“The technologies which have had the most profound effects on human life are usually simple. A good example of a simple technology with profound historical consequences is hay. Nobody knows who invented hay, the idea of cutting grass in the autumn and storing it in large enough quantities to keep horses and cows alive through the winter. All we know is that the technology of hay was unknown to the Roman Empire but was known to every village of medieval Europe. Like many other crucially important technologies, hay emerged anonymously during the so-called Dark Ages. According to the Hay Theory of History, the invention of hay was the decisive event which moved the center of gravity of urban civilization from the Mediterranean basin to Northern and Western Europe. The Roman Empire did not need hay because in a Mediterranean climate the grass grows well enough in winter for animals to graze. North of the Alps, great cities dependent on horses and oxen for motive power could not exist without hay. So it was hay that allowed populations to grow and civilizations to flourish among the forests of Northern Europe. Hay moved the greatness of Rome to Paris and London, and later to Berlin and Moscow and New York.” ― Freeman Dyson, Infinite in All Directions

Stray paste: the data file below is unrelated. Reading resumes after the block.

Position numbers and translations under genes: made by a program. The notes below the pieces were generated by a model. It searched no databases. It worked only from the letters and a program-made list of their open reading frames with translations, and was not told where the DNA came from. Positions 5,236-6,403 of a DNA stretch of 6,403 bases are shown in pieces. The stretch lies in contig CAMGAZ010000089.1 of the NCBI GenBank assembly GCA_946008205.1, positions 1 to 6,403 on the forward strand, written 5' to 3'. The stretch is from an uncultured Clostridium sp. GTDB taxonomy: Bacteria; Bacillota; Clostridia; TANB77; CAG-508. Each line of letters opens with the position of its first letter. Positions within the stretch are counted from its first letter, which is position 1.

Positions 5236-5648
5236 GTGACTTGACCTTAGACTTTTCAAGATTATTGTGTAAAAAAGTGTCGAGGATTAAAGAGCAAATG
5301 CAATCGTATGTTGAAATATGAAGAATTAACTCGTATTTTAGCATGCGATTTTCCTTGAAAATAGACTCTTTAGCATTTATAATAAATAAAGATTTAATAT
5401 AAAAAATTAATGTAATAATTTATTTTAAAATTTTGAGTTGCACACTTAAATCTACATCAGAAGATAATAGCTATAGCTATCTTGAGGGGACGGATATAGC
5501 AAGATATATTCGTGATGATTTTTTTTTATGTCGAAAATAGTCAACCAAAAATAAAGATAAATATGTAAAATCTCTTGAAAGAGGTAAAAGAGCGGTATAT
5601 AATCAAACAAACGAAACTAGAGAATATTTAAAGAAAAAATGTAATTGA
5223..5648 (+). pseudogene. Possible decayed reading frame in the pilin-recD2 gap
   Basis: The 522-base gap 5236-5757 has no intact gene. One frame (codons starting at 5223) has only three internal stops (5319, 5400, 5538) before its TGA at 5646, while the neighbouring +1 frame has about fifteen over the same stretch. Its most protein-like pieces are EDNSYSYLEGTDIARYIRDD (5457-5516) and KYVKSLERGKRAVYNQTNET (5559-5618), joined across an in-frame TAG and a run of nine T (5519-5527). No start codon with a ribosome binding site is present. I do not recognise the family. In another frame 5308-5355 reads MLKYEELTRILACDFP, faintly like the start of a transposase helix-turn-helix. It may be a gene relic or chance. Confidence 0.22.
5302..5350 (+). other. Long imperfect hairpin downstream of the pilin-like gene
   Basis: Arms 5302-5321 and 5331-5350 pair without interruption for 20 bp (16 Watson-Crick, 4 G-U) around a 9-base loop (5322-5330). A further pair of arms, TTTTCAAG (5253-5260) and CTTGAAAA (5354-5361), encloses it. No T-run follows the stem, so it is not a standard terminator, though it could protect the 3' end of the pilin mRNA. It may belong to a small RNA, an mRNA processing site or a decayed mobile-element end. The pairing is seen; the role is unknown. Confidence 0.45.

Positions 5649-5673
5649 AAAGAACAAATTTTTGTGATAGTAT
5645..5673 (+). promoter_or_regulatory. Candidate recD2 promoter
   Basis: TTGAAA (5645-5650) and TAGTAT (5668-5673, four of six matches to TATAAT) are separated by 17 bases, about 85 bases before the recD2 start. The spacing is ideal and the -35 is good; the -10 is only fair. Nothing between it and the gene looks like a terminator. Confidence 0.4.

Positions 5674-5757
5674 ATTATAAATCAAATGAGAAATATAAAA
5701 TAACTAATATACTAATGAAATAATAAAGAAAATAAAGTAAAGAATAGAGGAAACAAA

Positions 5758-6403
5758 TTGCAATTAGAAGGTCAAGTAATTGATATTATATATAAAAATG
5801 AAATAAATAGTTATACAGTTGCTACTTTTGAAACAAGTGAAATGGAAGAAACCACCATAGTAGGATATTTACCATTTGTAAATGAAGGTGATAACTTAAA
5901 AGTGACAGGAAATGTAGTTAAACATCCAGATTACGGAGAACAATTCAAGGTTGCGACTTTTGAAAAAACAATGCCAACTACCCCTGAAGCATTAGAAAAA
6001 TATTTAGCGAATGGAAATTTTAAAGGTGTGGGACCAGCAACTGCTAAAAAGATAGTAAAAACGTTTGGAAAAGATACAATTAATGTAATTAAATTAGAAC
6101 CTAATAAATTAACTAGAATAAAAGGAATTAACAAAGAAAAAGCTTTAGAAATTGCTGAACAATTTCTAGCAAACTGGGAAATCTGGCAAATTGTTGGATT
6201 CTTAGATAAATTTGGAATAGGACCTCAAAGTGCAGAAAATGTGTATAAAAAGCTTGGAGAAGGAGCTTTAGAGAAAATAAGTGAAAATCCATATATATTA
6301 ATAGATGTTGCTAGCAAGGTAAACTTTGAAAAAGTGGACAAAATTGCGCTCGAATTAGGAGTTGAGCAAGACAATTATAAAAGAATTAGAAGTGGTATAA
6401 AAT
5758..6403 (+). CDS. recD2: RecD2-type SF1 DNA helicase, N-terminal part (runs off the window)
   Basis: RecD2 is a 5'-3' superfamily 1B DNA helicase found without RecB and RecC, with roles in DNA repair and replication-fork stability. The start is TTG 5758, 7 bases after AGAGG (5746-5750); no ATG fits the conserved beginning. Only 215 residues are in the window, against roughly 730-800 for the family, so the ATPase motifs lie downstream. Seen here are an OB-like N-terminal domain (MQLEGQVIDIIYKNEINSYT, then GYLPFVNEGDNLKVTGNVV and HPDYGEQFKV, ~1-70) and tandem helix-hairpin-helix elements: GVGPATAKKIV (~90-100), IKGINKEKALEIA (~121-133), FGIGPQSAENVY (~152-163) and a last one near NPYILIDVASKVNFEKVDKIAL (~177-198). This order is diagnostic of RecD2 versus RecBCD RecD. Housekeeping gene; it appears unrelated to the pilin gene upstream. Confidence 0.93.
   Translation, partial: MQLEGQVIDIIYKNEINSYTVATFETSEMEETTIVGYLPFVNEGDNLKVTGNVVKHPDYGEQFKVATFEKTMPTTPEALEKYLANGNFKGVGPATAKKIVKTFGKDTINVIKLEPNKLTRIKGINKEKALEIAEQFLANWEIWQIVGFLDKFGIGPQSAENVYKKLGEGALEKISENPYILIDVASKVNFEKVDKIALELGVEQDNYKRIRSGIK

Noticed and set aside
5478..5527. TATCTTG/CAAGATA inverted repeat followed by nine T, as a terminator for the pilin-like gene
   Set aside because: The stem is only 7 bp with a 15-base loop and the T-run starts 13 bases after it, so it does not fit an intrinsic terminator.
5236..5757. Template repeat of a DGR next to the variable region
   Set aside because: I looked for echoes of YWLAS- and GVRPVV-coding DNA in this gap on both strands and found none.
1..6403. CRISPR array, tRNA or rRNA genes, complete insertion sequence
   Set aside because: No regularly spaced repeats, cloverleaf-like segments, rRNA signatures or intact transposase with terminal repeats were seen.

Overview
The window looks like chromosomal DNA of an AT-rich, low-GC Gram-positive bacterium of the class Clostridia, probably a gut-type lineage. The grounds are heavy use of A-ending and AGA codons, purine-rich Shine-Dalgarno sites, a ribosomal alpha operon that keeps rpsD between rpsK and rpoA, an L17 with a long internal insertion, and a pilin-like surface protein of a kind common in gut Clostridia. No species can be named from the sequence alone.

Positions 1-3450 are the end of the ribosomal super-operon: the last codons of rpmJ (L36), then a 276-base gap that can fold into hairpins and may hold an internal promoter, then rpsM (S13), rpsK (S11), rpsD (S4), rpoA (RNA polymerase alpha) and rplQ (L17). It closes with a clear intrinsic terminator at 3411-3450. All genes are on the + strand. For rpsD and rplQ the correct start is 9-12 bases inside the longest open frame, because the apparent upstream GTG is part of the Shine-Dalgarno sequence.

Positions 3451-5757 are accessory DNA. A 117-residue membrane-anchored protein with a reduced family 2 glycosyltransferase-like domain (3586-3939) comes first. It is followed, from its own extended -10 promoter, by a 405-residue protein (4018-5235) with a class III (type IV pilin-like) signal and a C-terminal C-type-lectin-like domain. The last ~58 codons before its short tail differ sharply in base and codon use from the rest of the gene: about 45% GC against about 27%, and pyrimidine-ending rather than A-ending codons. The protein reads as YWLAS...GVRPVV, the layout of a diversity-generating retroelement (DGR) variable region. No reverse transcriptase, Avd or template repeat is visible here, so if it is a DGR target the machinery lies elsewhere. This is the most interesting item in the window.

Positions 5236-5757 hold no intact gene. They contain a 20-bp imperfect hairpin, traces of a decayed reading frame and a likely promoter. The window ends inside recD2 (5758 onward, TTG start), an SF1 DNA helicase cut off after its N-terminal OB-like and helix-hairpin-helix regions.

Continue reading “Hay You”
I was saddened, though not surprised, to learn that Prof Freeman Dyson passed away on Friday in Princeton NJ at the age of 96. I admired him immensely for his intellectual might, bravery and honesty. Thanks to the internet, I have had the great pleasure of gaining from his intelligence, his humanity, his wide-ranging interests, his unconventional ideas.
I agree with all his viewpoints that I came to know about, particularly about climate change. Like him, I believe that the problem is neither urgent nor the most important. Humanity faces many problems, has the capacity to do something about some of them, and some of them are worth allocating resources to now. But climate change isn’t in that set. Continue reading “Goodbye, Prof Freeman Dyson”